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Matthew Bourne: Montauk Variations [Digipak] *

Audio Samples

>Air
>Mystic, The
>Phantasie
>Infinitude
>Étude Psychotique
>Within
>One For You, Keith
>Juliet
>Senectitude
>Greenkeeper, The
>Abrade
>Here
>Gone
>Knell
>Cuppa Tea
>Unsung
>Smile

Track List

>Air
>Mystic, The
>Phantasie
>Infinitude
>Étude Psychotique
>Within
>One For You, Keith
>Juliet
>Senectitude
>Greenkeeper, The
>Abrade
>Here
>Gone
>Knell
>Cuppa Tea
>Unsung
>Smile

Album Remarks & Appraisals:

All About Jazz - John Kelman
Still on the shy side of 40, British pianist Matthew Bourne has accomplished more, in a relatively short time, than many do in a lifetime. Bourne has leaned farther to the left for most of his career, experimenting in both acoustic and electric environs with a free-thinking approach informed, to some extent, by Annette Peacock, that unclassifiable singer/writer responsible for some of pianist Paul Bley's most compelling composition-based music, and who was the subject of a two-disc tribute by pianist Marilyn Crispell, Nothing Ever Matters, Anyway (ECM, 1997). Like Peacock, Bourne may lean towards the abstruse, the rarefied and the recondite, but he's no stranger to beauty and simplicity. Montauk Variations is a largely solo outing and on it, this multiple award-winning pianist largely examines a space of calm quietude, though that doesn't mean his generally soft surfaces don't have the occasional harder edge or angular twist.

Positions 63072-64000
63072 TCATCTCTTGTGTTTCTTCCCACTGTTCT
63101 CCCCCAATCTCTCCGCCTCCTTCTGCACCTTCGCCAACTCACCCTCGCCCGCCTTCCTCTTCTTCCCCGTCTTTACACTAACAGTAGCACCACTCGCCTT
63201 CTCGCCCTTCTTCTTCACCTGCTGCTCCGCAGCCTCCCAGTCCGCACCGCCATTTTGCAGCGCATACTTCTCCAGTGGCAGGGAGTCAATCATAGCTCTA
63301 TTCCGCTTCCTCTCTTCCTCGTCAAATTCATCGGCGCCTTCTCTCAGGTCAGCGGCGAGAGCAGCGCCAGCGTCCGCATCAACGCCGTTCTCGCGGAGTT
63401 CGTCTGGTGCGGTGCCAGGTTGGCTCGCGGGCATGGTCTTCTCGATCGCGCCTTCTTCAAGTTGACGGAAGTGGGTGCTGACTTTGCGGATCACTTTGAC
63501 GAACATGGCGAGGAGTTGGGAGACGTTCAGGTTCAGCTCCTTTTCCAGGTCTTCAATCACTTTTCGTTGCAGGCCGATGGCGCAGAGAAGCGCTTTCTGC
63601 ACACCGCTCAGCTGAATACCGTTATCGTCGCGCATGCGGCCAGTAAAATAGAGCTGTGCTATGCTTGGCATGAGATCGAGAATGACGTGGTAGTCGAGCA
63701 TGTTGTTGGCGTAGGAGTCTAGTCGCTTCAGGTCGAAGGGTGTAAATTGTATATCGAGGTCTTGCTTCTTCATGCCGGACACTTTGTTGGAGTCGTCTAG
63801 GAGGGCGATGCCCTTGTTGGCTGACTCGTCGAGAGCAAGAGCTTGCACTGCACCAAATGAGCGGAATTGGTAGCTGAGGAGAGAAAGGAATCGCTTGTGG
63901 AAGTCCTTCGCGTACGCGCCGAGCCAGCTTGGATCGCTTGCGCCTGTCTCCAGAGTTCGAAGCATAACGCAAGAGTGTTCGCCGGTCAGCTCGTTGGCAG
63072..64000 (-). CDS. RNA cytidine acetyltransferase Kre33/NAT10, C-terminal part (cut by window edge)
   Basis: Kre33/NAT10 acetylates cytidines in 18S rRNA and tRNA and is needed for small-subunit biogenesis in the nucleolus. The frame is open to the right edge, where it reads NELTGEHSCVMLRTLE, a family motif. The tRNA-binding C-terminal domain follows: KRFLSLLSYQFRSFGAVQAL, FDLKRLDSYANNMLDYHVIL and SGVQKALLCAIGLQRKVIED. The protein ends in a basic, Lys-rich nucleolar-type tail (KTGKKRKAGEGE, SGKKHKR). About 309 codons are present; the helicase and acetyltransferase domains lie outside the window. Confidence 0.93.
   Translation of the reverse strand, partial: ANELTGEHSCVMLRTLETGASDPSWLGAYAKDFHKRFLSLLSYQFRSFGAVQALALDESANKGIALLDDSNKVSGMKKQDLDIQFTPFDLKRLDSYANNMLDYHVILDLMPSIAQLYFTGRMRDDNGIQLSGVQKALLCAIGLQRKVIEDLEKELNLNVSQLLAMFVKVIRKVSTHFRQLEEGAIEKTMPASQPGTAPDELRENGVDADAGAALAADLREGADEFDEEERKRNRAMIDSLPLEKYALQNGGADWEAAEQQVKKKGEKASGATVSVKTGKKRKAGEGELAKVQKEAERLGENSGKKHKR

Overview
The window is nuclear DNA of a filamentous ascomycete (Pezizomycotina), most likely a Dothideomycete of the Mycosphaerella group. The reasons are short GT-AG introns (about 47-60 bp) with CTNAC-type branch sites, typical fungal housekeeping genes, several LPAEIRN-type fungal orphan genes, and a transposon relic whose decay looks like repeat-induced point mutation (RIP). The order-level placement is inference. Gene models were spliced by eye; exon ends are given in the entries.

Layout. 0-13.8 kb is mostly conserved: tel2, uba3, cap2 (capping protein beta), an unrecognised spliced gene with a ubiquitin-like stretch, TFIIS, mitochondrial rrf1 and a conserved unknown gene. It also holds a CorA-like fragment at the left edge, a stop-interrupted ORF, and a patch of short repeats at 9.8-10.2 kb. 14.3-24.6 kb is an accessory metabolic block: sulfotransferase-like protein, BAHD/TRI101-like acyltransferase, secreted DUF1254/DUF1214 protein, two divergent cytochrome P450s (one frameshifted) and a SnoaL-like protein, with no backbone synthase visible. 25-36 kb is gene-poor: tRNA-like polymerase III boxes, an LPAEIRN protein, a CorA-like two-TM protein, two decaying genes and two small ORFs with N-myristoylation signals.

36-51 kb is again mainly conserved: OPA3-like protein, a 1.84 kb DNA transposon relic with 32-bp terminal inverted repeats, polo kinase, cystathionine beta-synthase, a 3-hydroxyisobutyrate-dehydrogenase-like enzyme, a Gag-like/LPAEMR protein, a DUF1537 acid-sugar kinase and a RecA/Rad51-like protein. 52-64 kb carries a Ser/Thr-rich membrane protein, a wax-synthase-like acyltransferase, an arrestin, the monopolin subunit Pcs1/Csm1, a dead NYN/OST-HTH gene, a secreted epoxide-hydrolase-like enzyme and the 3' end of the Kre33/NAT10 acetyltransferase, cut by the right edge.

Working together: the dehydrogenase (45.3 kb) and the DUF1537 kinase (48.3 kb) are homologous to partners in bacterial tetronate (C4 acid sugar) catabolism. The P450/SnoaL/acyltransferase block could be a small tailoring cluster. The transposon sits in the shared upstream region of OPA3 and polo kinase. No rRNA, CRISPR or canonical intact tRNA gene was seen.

Inspired by a brief four-hour stay in Montauk, a beach resort on the tip of Long Island, New York, Bourne has described the album as "two years of thinking and three days of recording," but if that suggests, perhaps, that the pianist has engaged in too much preconception, nothing could be further from the truth. Despite Montauk Variations's clear suggestion of form, it also feels entirely spontaneous, a combination of daytime (well, really nighttime as he often recorded in the early hours of the morning, when things were at their most tranquil) studio sessions and nighttime concerts in Devon, England's Dartington Hall. The album was mainly recorded in Dartington, with the exception of a handful of tunes recorded in Manchester a couple weeks later, including the sparsely majestic "Infinitude," based on two simple but compelling chords, and the more propulsive "Juliet," which feels a little like Brad Mehldau's solo excursions, though less virtuosic in intent. ... read more...

Album Reviews:

Uncut (magazine) (p.81) - 3 stars out of 5 -- "[The songs] really hit the spot when he lingers on simple themes, as with the hypnotic 'Infinitude' and 'Juliet', and the Satie-esque 'Phantasie'."

Album Notes

Personnel: Matthew Bourne (cello, piano).

Audio Mixer: Sam Hobbs .

Liner Note Author: Matthew Bourne.

Recording information: Rebel Elements, Wharfedale (05/24/2011-05/25/2011); St Margaret's Rectory, Manchester (05/24/2011-05/25/2011); The Great Hall, Dartington, Devon (05/24/2011-05/25/2011); Rebel Elements, Wharfedale (06/11/2011-06/12/2011); St Margaret's Rectory, Manchester (06/11/2011-06/12/2011); The Great Hall, Dartington, Devon (06/11/2011-06/12/2011); Rebel Elements, Wharfedale (06/18/2011-06/19/2011); St Margaret's Rectory, Manchester (06/18/2011-06/19/2011); The Great Hall, Dartington, Devon (06/18/2011-06/19/2011).

Photographer: Joe Stanley Austin.



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